And The European Museum Award Of The Year Goes To…

Barbie doll of bearded lady and Eurovision Song Contest winner Conchita Wurst in the museum’s main exhibition © hdgö


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Barbie doll of bearded lady and Eurovision Song Contest winner Conchita Wurst in the museum’s main exhibition © hdgö

And The European Museum Award Of The Year Goes To…


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The European Museum Forum has announced the winners of the European Museum of the Year Awards for 2020 and 2021. The winners in different categories under the EMYA scheme were presented at the online ceremony on 6 May 2021, bringing together members of the EMYA community including candidates, partners and friends.

Organised by the EMF and hosted by the Yeltsin Center, Russia, winner of the Kenneth Hudson Prize for 2017, the EMYA 2020 and 2021 Award Ceremony took place as a public, online event with all the 88 nominated museums participating (61 for EMYA2020 and 27 for EMYA2021). 

The different awards within the EMYA scheme reflect different aspects of the values of EMF. The main award is given to museums that achieve excellence in all aspects of museum work. The Council of Europe Museum Prize has a particular focus on the underpinning values of democracy and human rights.

 Kenneth Hudson Award for the House of Austrian History in Vienna

The Kenneth Hudson Award goes to the museum which is the most courageous in exploring what a museum can achieve. The Silletto Prize is awarded to museums that excel at engaging their communities and volunteers. The Portimão Museum prize goes to a museum which makes everyone feel that they are welcome and belong, regardless of background. The Meyvaert Museum Prize is conferred on museums that have made an exceptional contribution to sustainability. Special commendations are given to museums that have achieved excellence in a specific domain of museum work.

If you’ve missed out on cultural events during these lockdown periods, do watch the videos below for an immersive experience into each museum.


The European Museum of the Year Award goes to a museum that contributes most directly to attracting audiences and satisfying its visitors with a unique atmosphere, imaginative interpretation and presentation, a creative approach to education and social responsibility. In other words, the award is presented to the museum which achieves the highest level of what the founder of EMYA called “public quality”.

Past winners of EMYA have been both large and small museums, but all developed something which was special and changed the standards of quality in museums in Europe.

The European Museum of the Year 2020

Stapferhaus, Lenzburg, Switzerland

Presented by Mark O’Neill, Chair of the EMYA2020 Jury

The main award for 2020 goes to a museum that asks difficult questions, explores big ideas, and fosters a culture of debate. They choose themes based not on a collection but on rigorous research about what is important to their community, themes which most museums would not dream of addressing. Through its innovative, creative, and future-oriented approach, it offers a model for the museum as a laboratory for the art of living – as all museums should be. 

The European Museum of the Year 2021

Naturalis Biodiversity Center in Leiden, Netherlands

Presented by Marlen Mouliou, Chair of the EMYA2021 Jury

The winner of the European Museum of the Year 2021 main award is one of the largest museums of its kind, with an impressive research record and diverse collections that focus on topics with universal appeal. It is not only an organisation with a long history but also with an agile ability to transform. It is a very resourceful museum with beautiful exhibitions and a multitude of public services and events. As such, it is a very popular museum that engages visitors in compelling ways and invites us to feel strong emotions about the world that connects us all and reflect on how we can protect its beauty, preserve its biodiversity and be informed and responsible citizens regarding climate change.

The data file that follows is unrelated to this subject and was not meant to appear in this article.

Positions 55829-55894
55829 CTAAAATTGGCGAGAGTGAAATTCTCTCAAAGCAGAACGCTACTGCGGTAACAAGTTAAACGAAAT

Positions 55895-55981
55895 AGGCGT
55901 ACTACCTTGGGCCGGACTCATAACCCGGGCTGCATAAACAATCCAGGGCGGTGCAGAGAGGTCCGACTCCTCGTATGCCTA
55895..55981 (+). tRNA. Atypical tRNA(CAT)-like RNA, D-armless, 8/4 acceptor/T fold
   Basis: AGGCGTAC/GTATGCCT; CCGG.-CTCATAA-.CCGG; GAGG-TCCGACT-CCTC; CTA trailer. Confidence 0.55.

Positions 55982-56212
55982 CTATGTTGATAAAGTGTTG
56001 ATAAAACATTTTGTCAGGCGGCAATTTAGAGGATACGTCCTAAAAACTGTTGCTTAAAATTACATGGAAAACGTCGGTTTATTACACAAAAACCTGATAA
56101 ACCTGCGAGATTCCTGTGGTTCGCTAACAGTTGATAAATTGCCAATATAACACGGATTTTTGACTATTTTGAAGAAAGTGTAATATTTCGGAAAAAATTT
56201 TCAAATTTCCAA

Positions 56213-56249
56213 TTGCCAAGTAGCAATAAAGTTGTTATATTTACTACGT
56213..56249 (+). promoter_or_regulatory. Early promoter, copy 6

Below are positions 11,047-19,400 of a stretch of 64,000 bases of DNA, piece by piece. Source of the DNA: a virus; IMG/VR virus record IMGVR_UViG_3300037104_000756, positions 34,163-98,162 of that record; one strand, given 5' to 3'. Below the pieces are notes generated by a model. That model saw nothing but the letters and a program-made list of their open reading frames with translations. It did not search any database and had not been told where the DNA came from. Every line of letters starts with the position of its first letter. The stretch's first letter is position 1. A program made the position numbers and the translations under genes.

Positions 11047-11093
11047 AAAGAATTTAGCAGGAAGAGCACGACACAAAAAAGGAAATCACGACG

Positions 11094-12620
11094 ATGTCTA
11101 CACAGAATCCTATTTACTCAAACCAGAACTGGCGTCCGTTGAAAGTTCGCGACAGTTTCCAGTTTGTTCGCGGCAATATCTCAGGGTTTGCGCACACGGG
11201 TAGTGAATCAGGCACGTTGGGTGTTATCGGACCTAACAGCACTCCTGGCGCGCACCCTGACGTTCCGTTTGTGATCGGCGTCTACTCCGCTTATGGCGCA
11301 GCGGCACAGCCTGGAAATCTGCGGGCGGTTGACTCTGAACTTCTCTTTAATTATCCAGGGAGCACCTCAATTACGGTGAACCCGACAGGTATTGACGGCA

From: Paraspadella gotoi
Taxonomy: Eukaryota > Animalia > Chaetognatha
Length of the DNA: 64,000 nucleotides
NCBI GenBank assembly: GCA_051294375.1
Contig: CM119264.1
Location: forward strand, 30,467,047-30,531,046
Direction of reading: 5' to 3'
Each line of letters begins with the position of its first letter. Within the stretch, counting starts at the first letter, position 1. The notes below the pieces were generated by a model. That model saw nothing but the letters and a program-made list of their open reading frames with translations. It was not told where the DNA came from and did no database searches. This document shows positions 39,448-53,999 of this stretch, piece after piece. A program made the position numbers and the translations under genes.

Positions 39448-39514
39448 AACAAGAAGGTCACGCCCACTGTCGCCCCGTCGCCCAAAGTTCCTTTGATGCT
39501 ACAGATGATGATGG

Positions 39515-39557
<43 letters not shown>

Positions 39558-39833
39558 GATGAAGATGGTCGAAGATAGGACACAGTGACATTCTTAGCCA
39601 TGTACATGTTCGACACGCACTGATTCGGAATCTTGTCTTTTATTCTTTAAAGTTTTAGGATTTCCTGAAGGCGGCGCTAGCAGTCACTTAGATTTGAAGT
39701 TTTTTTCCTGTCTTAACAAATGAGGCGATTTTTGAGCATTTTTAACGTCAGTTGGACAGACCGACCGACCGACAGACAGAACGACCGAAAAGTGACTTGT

Presented by Senator Roberto Rampi, Rapporteur, Council of Europe

The Council of Europe Museum Prize is awarded, based on the recommendations of the EMYA jury, by the Committee on Culture, Science and Education of the Parliamentary Assembly of the Council of Europe to a museum that puts particular emphasis on European perspectives and the interplay between local and European identities, on a commitment to and presentation of key values of democracy, human rights, inter-cultural dialogue, of bridging cultures and overcoming social and political borders.

The Council of Europe Museum Prize 2020

The National Museum of Secret Surveillance “House of Leaves”, Tirana, Albania

The prize goes to a museum that puts particular emphasis on a clear presentation of a European perspective and shows initiative in presenting themes of European relevance adhering to the key values and priorities of the Council of Europe, not least those of democracy, human rights and intercultural dialogue.

This exceptional museum communicates the reality of how people can be compromised and coerced into collaboration. It makes a powerful statement about the nature of active citizenship in protecting democratic values and the importance of the rule of law and transparent institutions.

The Council of Europe Museum Prize 2021

GULAG History Museum, Moscow, Russian Federation

The GULAG History Museum documents mass repression and advocates for political freedom. As a human rights museum, it has a dual focus on the crimes of the state and the fate of its citizens, with an emphasis on how the victims maintained their dignity under dehumanising conditions. The museum’s programmes are designed to expose history and activate memory, with the goal of strengthening the resilience of civil society and its resistance to political repression and violation of human rights today and in the future.